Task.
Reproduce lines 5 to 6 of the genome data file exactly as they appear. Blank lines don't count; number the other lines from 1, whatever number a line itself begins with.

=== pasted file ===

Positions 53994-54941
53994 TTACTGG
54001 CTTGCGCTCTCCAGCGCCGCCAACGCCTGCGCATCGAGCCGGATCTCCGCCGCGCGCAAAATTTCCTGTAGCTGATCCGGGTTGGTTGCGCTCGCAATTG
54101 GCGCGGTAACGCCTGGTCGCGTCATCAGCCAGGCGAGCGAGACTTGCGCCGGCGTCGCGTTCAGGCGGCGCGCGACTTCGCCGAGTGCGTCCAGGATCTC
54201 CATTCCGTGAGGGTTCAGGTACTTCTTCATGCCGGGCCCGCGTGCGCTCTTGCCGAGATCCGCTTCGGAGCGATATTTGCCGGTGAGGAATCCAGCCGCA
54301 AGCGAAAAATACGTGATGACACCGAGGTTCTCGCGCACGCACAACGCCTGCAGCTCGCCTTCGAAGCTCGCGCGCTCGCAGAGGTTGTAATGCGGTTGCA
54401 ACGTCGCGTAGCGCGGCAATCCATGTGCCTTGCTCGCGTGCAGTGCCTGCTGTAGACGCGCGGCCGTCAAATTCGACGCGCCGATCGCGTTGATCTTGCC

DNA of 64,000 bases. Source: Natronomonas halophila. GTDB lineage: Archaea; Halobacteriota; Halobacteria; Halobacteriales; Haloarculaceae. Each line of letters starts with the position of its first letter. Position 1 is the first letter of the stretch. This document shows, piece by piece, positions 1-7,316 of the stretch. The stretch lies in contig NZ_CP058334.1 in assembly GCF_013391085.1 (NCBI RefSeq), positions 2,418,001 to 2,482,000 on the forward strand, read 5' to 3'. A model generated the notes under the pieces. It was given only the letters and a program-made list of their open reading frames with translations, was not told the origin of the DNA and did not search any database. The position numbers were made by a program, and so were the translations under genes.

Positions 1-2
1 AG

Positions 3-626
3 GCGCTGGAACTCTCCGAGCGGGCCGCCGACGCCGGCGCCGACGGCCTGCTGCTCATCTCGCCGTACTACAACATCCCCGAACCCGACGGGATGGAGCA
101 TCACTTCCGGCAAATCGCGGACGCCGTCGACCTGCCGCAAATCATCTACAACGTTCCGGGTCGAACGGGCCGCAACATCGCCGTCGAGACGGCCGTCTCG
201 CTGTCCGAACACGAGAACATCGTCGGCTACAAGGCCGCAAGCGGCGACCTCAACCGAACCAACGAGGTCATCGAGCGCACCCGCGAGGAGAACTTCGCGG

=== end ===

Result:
54201 CATTCCGTGAGGGTTCAGGTACTTCTTCATGCCGGGCCCGCGTGCGCTCTTGCCGAGATCCGCTTCGGAGCGATATTTGCCGGTGAGGAATCCAGCCGCA
54301 AGCGAAAAATACGTGATGACACCGAGGTTCTCGCGCACGCACAACGCCTGCAGCTCGCCTTCGAAGCTCGCGCGCTCGCAGAGGTTGTAATGCGGTTGCA